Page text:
Europe fights climate change on home front

The European Union is calling on householders to turn their attention to cutting the carbon footprint of their homes.

Tackling energy use in buildings is key to combating climate change

Tackling energy use in buildings is key to combating climate change

According to figures published by the EU, homes are responsible for a quarter of all energy usage in Europe and that proportion is on the rise.

Now Europeans are being asked to do their bit to halt the increase, taking basic steps like turning off unused lights and turning down the thermostat a few degrees.

Energy use in buildings is steadily climbing up the political agenda in Brussels.

Given domestic energy consumption is so large and can be tackled with simple steps like insulation, double glazing and efficient light bulbs, it is not surprising MEPs have been urging action.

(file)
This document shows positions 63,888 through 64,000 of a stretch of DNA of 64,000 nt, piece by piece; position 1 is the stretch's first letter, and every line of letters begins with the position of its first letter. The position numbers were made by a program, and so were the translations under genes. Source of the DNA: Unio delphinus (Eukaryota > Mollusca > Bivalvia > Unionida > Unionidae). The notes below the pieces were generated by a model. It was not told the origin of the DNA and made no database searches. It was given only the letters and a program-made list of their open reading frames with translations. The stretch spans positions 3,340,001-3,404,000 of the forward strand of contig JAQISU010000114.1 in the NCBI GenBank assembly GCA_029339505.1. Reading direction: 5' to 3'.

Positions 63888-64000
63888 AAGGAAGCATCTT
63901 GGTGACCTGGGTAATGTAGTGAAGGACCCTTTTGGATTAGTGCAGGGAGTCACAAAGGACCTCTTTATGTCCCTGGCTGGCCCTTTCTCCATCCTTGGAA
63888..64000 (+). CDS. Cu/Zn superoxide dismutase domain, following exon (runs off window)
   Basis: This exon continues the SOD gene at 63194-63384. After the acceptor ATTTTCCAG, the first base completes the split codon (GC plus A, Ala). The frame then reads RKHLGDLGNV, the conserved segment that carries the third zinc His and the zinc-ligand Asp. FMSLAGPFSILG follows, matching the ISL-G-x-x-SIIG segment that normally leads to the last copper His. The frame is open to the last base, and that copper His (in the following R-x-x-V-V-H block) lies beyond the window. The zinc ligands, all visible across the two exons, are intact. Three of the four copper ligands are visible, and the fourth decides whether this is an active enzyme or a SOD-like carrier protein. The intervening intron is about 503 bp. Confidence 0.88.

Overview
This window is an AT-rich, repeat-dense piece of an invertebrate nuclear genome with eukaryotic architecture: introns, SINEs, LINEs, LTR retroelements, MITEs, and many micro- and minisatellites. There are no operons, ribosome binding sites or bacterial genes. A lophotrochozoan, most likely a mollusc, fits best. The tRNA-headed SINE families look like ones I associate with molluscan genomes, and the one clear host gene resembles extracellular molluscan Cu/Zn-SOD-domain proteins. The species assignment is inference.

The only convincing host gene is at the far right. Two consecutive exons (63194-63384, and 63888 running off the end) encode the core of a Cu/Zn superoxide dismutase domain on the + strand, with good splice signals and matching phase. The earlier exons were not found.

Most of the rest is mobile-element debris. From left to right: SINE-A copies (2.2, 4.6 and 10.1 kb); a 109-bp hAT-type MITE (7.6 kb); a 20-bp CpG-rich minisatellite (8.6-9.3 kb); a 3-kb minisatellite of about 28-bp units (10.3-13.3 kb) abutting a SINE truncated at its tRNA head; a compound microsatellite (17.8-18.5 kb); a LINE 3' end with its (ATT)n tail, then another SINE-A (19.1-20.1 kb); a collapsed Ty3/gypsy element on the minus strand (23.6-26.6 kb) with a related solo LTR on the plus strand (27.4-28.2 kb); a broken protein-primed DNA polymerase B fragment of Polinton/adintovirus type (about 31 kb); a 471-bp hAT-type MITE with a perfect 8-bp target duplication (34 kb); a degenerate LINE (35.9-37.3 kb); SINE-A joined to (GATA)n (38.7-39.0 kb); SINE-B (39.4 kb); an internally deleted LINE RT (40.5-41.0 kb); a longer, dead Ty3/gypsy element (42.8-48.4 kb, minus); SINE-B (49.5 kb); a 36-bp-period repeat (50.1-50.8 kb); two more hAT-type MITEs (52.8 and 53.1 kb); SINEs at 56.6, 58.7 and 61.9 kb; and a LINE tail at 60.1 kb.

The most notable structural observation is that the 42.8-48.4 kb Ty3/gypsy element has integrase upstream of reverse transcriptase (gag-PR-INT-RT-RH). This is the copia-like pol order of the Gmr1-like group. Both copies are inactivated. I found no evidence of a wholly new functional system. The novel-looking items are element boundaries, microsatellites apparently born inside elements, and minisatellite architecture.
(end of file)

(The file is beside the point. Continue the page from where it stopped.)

They face an uphill battle as ever-cheaper electrical equipment and increasing affluence translates into growing energy consumption.

In an attempt to turn the tide, the EU has resorted to shock tactics, publishing a list of home energy sins.

These include:

  • A TV on "standby" uses 45% of the electricity used by a TV that is on.
  • Electrical equipment on standby uses 10% of household energy in the EU.
  • Turning down the thermostat just 1º means energy savings of 7%.
  • Washing clothes at 30º C as opposed to 40º C uses 40% less energy and is generally as efficient.
  • Leaving phone re-chargers plugged in uses energy - 95% of which is wasted.

    Sam Bond

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